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Formula 1

McLaren’s pace has worried Alonso and surprised Norris

by Scott Mitchell-Malm
4 min read

McLaren’s Mercedes-splitting pace in French Grand Prix qualifying left the team’s main Formula 1 rival Fernando Alonso worried, while Lando Norris admitted his fifth-place start surprised himself.

Norris beat Mercedes driver George Russell and was half a second faster than Alonso, who will start seventh as the next car from the midfield group.

McLaren and Alpine are fighting for fourth in the constructors’ championship and the trend in recent races is that Alpine has had a slight performance advantage.

Alpine introduced a significant car upgrade two races ago at the British Grand Prix and has further small changes in France.

But McLaren has a major development package this weekend and that contributed to a big advantage in qualifying at Paul Ricard.

“We came here with higher expectations, after Silverstone and Austria being very competitive,” said two-time world champion Alonso.

“We thought here we would be in front of the midfield but Alpha Tauri and McLaren seem to improve the car a lot with updates.

Motor Racing Formula One World Championship French Grand Prix Practice Day Paul Ricard, France

“To be honest now when I saw the times, Lando half a second in front, it is a little bit too much. Unreachable for us and that is a little bit worrying.”

Though Alonso is holding out hope that Alpine’s race pace is stronger, there is little doubt this was a more emphatic performance from McLaren, which was particularly weak in Azerbaijan and Canada before having better pace in Britain and Austria.

Norris did make use of wet conditions to edge Alonso and qualify best-of-the-rest two races ago at Silverstone.

That weekend aside, though, McLaren has not been this competitive since Monaco – where Norris also managed to split the two Mercedes.

“Very surprised, actually,” said Norris when asked by The Race about his result and the quality of his lap.

“After the pace in Q1, Q2, I guess not as surprised as before. If you asked me before qualifying, where do you think we would be, it definitely wouldn’t be competing with them.

“I put it down to two things. One, the car performing very well. Two, it being a very good lap.

“There was probably one mistake, a little bit of wheelspin out of Turn 1. But apart from that was a very strong lap from myself.

Motor Racing Formula One World Championship French Grand Prix Practice Day Paul Ricard, France

“That was the thing which put us ahead of one of the Mercedes. I guess I was still three tenths behind the other and there’s no way I was going three tenths quicker, so it shows they’re still ahead.

“But to have close the gap as much as we did, considering where we’ve been in the last few weekends, and where they’ve been as well – I know they were a little bit off the pace – it was definitely a surprise.

“A good one, a rewarding surprise. Whether or not we’ll be able to keep up with them in the race is another question.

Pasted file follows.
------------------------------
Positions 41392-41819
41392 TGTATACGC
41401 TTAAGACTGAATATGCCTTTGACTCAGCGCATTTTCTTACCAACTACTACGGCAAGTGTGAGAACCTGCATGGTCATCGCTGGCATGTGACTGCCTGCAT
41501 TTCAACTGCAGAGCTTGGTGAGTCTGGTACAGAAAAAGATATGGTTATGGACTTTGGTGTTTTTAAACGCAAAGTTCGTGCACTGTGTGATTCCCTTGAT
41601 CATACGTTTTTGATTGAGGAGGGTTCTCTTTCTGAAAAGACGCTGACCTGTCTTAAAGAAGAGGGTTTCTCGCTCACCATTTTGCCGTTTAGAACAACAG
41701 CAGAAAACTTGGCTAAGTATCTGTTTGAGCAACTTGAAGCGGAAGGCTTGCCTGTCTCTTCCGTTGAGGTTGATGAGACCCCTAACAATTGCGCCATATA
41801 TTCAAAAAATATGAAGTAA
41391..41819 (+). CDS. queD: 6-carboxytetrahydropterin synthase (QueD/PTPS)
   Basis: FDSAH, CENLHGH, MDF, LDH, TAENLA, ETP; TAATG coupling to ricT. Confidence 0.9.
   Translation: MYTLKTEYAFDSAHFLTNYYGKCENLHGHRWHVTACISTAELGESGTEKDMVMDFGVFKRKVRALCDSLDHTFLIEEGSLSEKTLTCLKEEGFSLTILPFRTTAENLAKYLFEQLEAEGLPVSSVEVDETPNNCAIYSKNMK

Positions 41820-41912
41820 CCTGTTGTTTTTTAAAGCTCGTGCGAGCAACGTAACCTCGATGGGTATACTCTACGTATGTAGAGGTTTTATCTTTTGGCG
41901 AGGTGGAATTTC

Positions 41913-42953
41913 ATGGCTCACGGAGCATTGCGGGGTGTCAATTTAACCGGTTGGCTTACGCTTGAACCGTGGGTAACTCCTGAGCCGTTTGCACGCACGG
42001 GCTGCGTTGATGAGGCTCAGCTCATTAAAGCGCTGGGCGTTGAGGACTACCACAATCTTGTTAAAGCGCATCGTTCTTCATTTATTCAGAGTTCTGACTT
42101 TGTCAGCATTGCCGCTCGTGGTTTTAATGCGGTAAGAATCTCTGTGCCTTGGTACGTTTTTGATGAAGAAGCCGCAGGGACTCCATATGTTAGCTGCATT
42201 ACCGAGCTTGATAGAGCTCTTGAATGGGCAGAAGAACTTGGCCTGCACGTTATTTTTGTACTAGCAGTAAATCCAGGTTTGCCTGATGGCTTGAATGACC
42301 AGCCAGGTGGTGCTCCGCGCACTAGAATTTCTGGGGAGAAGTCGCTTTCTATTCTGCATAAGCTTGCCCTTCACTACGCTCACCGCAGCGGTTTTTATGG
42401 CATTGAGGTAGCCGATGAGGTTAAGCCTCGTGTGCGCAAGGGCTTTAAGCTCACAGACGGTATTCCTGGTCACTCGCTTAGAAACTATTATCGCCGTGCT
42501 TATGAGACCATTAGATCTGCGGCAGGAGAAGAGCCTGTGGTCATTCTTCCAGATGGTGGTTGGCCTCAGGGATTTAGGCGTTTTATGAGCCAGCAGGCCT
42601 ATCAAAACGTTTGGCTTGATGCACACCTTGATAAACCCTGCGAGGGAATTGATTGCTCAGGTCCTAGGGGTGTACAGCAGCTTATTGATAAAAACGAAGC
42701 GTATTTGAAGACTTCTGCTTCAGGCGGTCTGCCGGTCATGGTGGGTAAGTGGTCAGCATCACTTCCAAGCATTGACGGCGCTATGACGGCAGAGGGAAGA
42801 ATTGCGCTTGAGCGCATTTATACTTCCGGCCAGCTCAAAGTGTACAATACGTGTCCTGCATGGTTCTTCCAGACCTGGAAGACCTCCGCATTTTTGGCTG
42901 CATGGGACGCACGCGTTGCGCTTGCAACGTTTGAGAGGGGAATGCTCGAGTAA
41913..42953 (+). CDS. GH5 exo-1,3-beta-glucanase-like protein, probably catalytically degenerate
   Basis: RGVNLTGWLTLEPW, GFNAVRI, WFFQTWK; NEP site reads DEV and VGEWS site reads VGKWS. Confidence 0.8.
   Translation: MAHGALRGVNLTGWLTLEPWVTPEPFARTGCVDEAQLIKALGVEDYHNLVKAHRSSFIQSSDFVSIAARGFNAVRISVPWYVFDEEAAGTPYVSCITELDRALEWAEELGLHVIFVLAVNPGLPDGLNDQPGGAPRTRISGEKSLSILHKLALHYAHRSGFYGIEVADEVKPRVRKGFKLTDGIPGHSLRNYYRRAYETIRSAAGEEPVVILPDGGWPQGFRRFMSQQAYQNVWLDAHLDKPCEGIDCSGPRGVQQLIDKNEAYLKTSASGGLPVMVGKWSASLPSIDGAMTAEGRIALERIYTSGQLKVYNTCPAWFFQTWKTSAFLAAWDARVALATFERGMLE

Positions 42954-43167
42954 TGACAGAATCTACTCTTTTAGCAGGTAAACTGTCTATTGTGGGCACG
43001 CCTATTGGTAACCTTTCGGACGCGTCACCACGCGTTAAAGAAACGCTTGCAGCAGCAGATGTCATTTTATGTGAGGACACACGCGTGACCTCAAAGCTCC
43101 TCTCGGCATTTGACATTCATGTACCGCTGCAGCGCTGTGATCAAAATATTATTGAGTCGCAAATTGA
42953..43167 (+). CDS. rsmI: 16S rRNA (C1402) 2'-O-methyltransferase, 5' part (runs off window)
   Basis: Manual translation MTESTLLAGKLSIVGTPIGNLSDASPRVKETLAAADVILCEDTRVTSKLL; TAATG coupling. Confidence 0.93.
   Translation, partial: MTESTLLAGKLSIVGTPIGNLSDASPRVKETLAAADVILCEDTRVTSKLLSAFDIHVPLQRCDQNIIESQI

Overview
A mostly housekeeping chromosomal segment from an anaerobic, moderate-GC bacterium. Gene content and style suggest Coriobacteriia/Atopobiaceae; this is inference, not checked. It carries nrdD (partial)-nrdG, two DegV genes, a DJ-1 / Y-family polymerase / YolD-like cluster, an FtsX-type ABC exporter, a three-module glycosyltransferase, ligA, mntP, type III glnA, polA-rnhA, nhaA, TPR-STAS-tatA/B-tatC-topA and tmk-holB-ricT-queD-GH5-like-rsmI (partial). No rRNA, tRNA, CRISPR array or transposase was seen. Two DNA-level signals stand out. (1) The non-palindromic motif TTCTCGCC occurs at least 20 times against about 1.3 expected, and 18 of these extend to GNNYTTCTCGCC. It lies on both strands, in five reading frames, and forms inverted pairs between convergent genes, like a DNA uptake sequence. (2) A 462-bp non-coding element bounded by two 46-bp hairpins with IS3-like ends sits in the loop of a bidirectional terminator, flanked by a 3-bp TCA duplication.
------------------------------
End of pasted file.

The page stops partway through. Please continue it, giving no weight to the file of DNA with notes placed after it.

“But for [qualifying] it was lovely to be ahead of one of them at least.”

The McLaren upgrade comprises a new reshaped sidepod, a new floor with improved diffuser performance and a new range of additional cooling options – as well as a reliability-driven change to the rear wing endplates.

Technical director James Key characterised it as a natural evolution of the design that had last been upgraded at May’s Spanish Grand Prix.

Key joked that “very short memories” played a part in the surprise that McLaren beat a Mercedes, having achieved that feat fairly recently.

But he admitted that “we’ve had some really poor races” in between and that the upgrade has made the car more competitive as expected.

“We expected hopefully a little bit of a step forward,” said Key.

Motor Racing Formula One World Championship French Grand Prix Practice Day Paul Ricard, France

“People are bringing upgrades at different times. Alpine brought one for Silverstone, for example. So we had a couple of races of an older spec of car, and then we brought something.

“I think we can expect to see-saw a little bit as we go on.

“We’ll have to see how much track dependency there is. This is definitely a circuit we’re able to exploit it quite well. Hungary is very different. Let’s see how we go there.

“But fundamentally, it kind of delivered what we thought it should in the majority of cases.

“Importantly, it has given us a step forward. It has got a better feel to it, which was really important.

“Now we’ve got to use it and work with it and see if we can exploit a bit more from it and learn different circuits.

“That’s one of the issues we’ve had this year, that it has been a bit of going up and down depending on the nature of the track.

“We’ll have to see if Hungary we can… I’m not saying we’re going to be with Mercedes in Hungary, but certainly have a step forward to maybe where we were in Canada or Baku, for example.”

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